What’s your style?
The parameters of this heading are endless, but I will try to explain with the words of the great Australian designer, Joe Adams. Joe designed a lot of solid high volume cruising boats. When I was 13 I read an article in a sailing magazine where Joe was interviewed about his new “racing” design, the Adams 13. Ultra lightweight and narrow, he instantly rebutted saying it was a boat he had designed for himself and his wife to go cruising; it was not a racing boat. His idea was lightweight, less use of motor, smaller motor, less diesel, smaller sails, smaller winches, less cost and less drama. The faster you go, the more storms you can outrun.
When I bought my second to last yacht, it was a heavy, ex IOR half tonner of 30 feet. With a distorted waterline, heavy displacement and a pinched in transom, it was lovely upwind but a handful down, and realistically, not that fast or nice to sail.
Our current boat is 40 feet, with the same displacement as the last one. She is a surfboard. She is light on the helm and a pleasure to sail. We can reef deeply and she is a doddle to sail but doesn’t lose any speed. In light airs we don’t have to use the motor, and carry a lot less diesel. However she does slam a lot more to windward, especially under autopilot, but we get there quicker.
If I were in a cyclone, I would still pick my current boat. She surfs free of problems, straight and true. And we have a better chance of not being there in the first place.
At the end of the day its personal preference, but I think you need to come to an educated conclusion on where you sit beforeyou start looking at boats.
List of equipment and the budget
Once you have decided what you will use the boat for, then you can figure what gear you need to make it happen. If you are racing, this is simple as the races you have chosen to compete in will have a Yachting Australia Category that you will need to comply with. In my folder for my current yacht I had printed out all of the Notices of Races and checked them methodically that the boat I was buying was appropriate for the current requirements.
When it comes to racing or cruising, then storms or crew injuries do not differentiate. When we cruise, I have always made sure that our yacht is equipped to the appropriate racing category for the journey we are undertaking. Is a cruising yacht caught in the same storm as a racing yacht less likely to sink? Of course not. Are the crew less likely to need first aid? No. The Yachting Australia safety categories are comprehensive and not difficult to comply with. As a cruising yachtsman, I can gain leverage from all of the research that has come after yacht racing disasters.
Once decided the Category the boat will be equipped to, you can compile a list of equipment and a budget. When comparing two boats, perhaps of the same design but equipped differently, it will be easy to see how much the upgrades will cost, and which is the best value.
Just refitted, or just needing refit?
The reality is that if you have two yachts of the same model, and one has had a complete refit, and the other hasn’t, they will be listed for the same price. But a full refit is basically the value of the yacht.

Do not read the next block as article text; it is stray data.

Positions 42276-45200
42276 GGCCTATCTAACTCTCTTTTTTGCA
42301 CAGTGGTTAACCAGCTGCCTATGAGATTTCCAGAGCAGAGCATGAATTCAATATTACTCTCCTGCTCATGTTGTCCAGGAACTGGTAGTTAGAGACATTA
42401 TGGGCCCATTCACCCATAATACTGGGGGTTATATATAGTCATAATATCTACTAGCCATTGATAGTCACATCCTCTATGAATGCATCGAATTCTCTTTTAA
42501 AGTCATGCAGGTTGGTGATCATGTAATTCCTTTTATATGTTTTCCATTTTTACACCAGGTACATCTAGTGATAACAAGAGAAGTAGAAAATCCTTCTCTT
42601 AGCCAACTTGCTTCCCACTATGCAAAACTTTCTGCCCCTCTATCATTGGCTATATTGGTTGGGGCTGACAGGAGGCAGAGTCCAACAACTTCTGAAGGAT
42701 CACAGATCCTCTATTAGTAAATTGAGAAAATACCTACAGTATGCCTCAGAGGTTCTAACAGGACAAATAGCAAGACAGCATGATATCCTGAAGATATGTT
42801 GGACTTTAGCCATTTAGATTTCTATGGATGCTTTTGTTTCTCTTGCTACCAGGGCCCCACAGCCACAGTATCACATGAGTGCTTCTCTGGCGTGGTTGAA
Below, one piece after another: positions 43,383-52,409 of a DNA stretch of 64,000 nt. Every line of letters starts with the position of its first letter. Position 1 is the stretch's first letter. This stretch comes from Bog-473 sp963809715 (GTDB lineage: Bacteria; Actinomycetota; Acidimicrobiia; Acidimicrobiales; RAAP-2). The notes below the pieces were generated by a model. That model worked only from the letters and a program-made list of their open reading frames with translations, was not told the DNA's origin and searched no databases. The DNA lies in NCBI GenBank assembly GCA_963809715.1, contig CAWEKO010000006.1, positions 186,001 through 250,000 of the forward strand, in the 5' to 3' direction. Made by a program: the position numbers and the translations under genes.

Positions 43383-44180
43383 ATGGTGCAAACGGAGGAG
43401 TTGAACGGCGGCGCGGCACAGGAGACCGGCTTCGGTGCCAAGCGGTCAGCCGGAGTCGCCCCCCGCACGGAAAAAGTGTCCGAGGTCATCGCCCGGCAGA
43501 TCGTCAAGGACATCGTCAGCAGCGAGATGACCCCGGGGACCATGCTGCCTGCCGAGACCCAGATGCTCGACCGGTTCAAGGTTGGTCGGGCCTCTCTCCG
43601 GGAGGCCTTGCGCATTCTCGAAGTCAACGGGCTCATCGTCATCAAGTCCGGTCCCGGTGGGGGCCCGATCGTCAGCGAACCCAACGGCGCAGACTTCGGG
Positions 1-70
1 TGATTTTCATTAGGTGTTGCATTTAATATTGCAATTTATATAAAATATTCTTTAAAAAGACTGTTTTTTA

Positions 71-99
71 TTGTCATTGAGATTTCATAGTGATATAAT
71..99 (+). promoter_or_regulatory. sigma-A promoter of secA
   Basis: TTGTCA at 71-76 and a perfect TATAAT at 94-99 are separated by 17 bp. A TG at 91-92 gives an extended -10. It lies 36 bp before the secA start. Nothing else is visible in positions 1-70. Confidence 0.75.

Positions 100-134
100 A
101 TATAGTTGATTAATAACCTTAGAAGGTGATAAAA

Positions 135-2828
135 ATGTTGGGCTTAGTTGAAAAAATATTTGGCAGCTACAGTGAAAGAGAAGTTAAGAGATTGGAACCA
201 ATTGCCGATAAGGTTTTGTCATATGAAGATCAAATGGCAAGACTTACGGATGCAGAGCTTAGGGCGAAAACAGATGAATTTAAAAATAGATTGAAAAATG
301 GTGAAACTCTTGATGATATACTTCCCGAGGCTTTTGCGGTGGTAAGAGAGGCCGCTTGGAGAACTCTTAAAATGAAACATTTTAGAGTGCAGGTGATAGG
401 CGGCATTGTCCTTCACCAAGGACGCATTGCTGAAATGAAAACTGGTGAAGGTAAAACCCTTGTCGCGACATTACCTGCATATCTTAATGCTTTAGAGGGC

After completing your list of equipment, extend it to essential gear like sails, motor and sterngear, standing and running rigging. We recently had a stainless steel rudder stock fail, which was an expensive fix. My insurance company declined the claim, saying that a stainless steel rudder stock has a 20 year lifespan, and ours was 32 years old. Make sure you are comparing the boats in detail, and again update your budget.
What can you afford?
When I bought this boat I made a pact with myself that I would never winge about the cost. A commitment I have generally kept.
If it’s your first boat, expect the running costs to be double what you first thought. If you are going from 30 feet to 40 feet, expect your running costs to double.
Complete a maintenance budget. Start with the things that are known and fixed, such as marina fees, insurance and registration. The engine will need servicing. Get a quote from your local yard for antifouling, which will need to be completed at least every 18 months. Standing rigging needs to be replaced every ten years, according to most insurance companies. How long sails last depends on the fabric you choose and how you look after them and use them.
Then make an allowance for the unknowns. Breakages, electrical and plumbing issues. Don’t be optimistic, and refer back to your list of equipment and your estimated replacement schedule.
Are we going to fit?
One of the biggest mistakes I made in purchasing my penultimate yacht was I didn’t lie in the bunks. The spec sheet said there was a double, I saw the bunk and moved on. It wasn’t until I tried to sleep aboard with my partner, I realized it was just too small. Builders specifications are often optimistic. But this was a deal breaker. We wanted to live aboard but we didn’t have a berth big enough to be comfortable. Sounds simple, but how many people lie in every bunk of the boat before buying? (Don’t forget to take your partner on this journey too).
The decision making process:
My partner and I use the above decision making framework regularly, when we are faced with any major decision in life. We call it a “Board meeting”. It generally involves going out to dinner, a bottle of wine and our Mac laptop with an excel spreadsheet. We usually make the right decisions.